Kilz primer was designed as a oil based stain blocker and should be used for this purpose only like water stains, ink stains and so on and should have two coats. Ben moore has a primer for crack filling areas and a fantastic product called Fresh Start. The big secret here is to use the right product in the right situation. Now if I was to under take this project this is what I would do and have been doing it for many many years.
Remove Wallpaper and clean walls.
Poll sand all wall surphaces with 120 grit and where there is a pattern in the plaster sand down to smoth and de dust walls.
Do all the crack filling and caulking.
Sand the fillers with 120 grit paper and de dust.
Spot prime with Ben Moore primer designed for this purpose and where there is water, ink or any bad stained area's apply two coats Kilz and sand in between coats .
Apply one coat of Ben Moore Fresh Start on everything then pole sand with 100 grit paper and de dust.
Apply Two coats of mid line to top line Ben Moore.
By going with this plan you will have a fantastic paint job that would last for a very very long time.
So when your getting quotes you want a written explanation on exactly what there going to do and what products there going to use so you can compare them with the other quotes and make sure you look at a couple of previous jobs that are at least a year old.
Hope this helps.
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Old 12-10-2006, 11:47 AM   #24
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What would be a fair hourly rate for an experienced painter?
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Old 12-10-2006, 11:59 AM   #25
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"MOORES STYLE is what I use most of the time( mid line) but "MOORES ULTI MAT" ( top line) is a mat finish that helps hide imprefections in the walls and is awsome paint but should not be used in batrooms for these rooms I use COLLECTION SERIES PEARL ( top line ) or MOORES STYLE ( mid line) which is a pearl finish.
As far as hourly rate goes it depends on your area and how many on the crew.
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Old 12-10-2006, 08:35 PM   #26
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Ok...i have one more question....

My house needs a lot more work than the paint only. I signed the contract with this carpenter who is going to fix the roof. He said he can bring his own painters and basically charge by hour plus 20% commision on materials. Hourly rates are $38 for skilled painter and $28 for semi-skilled painter
I could pretty much do anything I want. Do you think this would be a good approach to do this. Is it going to be cost effective? Are the rates fair?

thanks again for all your help so far
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Old 12-10-2006, 09:09 PM   #27
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Paying by the hour could very well cost you more but it does give you the power to decide what they do, how they do it and what materials they use. Remember you are in control when paying by the hour.The down side is they may not work quite as quickly as they would by the contract but that also can be a good thing. You have to get referrals before agreeing with this. I personaly have worked by the hour and have clearing stated to the customer that you are in controll of what I do and I will steer you in the right direction but it is your money.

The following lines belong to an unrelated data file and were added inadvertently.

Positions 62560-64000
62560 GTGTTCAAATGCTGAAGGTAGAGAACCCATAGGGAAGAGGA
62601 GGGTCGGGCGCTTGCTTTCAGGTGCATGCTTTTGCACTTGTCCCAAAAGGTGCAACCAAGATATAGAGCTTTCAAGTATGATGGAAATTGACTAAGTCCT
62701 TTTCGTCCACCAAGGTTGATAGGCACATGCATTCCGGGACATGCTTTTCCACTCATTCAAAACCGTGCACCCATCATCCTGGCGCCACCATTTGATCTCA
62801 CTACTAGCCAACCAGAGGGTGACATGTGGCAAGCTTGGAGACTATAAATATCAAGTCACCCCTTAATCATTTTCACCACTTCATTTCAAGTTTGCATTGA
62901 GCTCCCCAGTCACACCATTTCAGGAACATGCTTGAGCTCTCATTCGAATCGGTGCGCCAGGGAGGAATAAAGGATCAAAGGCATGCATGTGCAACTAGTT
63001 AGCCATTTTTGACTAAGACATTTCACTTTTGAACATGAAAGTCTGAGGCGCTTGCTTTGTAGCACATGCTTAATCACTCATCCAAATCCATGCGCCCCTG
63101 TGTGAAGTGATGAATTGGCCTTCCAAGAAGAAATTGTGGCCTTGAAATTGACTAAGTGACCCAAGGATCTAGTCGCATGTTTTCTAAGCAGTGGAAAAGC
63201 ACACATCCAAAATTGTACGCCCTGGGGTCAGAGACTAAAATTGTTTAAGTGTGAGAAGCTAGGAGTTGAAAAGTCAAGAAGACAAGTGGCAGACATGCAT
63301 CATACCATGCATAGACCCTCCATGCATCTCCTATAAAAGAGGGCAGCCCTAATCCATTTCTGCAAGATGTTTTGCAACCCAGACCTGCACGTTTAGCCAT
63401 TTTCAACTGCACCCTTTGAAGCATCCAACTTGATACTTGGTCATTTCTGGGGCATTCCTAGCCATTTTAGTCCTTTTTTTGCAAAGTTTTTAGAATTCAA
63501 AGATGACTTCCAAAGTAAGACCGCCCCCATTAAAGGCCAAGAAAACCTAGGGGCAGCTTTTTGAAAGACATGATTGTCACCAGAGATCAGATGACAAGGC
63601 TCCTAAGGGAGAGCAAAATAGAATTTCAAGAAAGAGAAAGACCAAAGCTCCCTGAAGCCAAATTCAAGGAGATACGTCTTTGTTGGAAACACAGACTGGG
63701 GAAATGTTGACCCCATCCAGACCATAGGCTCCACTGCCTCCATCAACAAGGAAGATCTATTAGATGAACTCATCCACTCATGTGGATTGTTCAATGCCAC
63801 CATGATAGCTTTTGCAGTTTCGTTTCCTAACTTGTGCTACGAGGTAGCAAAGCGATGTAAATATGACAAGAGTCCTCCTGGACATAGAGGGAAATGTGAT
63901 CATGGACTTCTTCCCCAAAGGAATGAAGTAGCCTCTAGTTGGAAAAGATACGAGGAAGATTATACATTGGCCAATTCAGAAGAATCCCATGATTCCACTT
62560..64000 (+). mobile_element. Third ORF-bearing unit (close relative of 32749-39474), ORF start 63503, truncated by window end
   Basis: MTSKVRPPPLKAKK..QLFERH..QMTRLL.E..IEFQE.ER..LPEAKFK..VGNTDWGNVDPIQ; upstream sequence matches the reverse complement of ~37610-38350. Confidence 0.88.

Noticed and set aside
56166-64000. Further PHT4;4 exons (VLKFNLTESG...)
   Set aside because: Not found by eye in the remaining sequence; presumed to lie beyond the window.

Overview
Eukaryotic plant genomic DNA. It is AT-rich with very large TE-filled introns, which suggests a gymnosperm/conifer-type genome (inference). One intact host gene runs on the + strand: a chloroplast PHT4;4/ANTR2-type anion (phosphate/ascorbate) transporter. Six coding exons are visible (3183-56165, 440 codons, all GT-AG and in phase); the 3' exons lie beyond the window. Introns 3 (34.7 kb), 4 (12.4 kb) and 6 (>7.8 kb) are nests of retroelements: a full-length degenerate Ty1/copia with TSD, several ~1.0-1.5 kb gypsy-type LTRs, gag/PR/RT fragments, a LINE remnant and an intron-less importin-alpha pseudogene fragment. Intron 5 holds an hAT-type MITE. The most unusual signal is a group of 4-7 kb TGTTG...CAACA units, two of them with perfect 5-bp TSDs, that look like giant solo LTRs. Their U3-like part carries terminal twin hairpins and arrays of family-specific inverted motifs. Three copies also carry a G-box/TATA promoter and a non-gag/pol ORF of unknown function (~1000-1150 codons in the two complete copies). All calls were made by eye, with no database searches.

I am not sure about the hourly rate but seems kind of high as far as the unskilled rate goes but I am just not sure.
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Old 12-11-2006, 12:05 AM   #28
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I'm still perplexed as to why you wouldn't prime plaster with "oil" based products. Kilz isn't oil based exactly. It's solvent based, naptha I think, to aid in drying time. I just saw a BM page that recommended "oil" based primer.

First, I wouldn't know exactly what to use without seeing the walls after the paper is down. Second, we don't know if there is paint on the walls or not. Third, Plaster will undoubtly absorb a lot of moisture during the paper removal, and will need a day or two to dry. This may be the reason AA said not to use it.

There are a lot of good painters out there, and this job shouldn't be difficult for anyone with experience.

That being said, I just want to point out a couple of areas to pay extra attention to. The plaster walls are a concern, not just getting them repaired, but getting them repaired correctly. I'll talk to a plaster man tomorrow. I'm sure he wouldn't repair the wall with anything except plaster. Reason being that the walls are super smooth and almost any patch work is sure to be visible unless you pay extra attention to that area of work. One well known method is to tape a 2x2' piece of plastic on the wall and see how much moisture is condensating.

There is only so much advice we can give without being there. It sure sounds good to use 2x primer. I don't see the need. This project will probably be similar to the one AA described. I started on old houses and remodels. They are tough, but I tend to underbid because i'm used to it. So glad to be past demo that painting seems a joy.

For sure, the guy wanting to give a 3yr. warranty wants to use BM, nothing wrong with wanting to use BM, but a bit misleading. When the paper is down, the decision to use oil or water primer should be made. If I was there, it is possible that I would use 2x latex primer. But again, the smooth texture of plaster will come into play. Go with the flatest sheen you will accept.

Each major paint suppier has their own line of excellent products. Painters use their preferences, and I haven't seen any bad advice on that in this thread.

So it really comes down to what the poster wants to do. I still vote for HO to remove the paper and let the painter who bid 3200 do it. If he's going to skim, which I would recommend if you want smooth walls, it sounds like he has worked with plaster.

Good luck Christy, I don't have much more to add. It has been a pleasure to talk with you.
Joewho

(Tim)

Last edited by joewho; 12-11-2006 at 12:08 AM.
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Old 12-11-2006, 09:05 AM   #29
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Thanks Tim. Will keep your advice in mind while I get through this project. Appreciate it much
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Old 12-12-2006, 11:40 PM   #30
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Ok...today, I had a painter( supposed to be good and recommended by a close friend) take look at the house. He said that I should paint the walls over the wallpaper. He said most of the rooms had vinyl wallpaper and was in good condition. He said vinyl wallpaper takes the paint very well and provided good insulation to home.

What you guys think?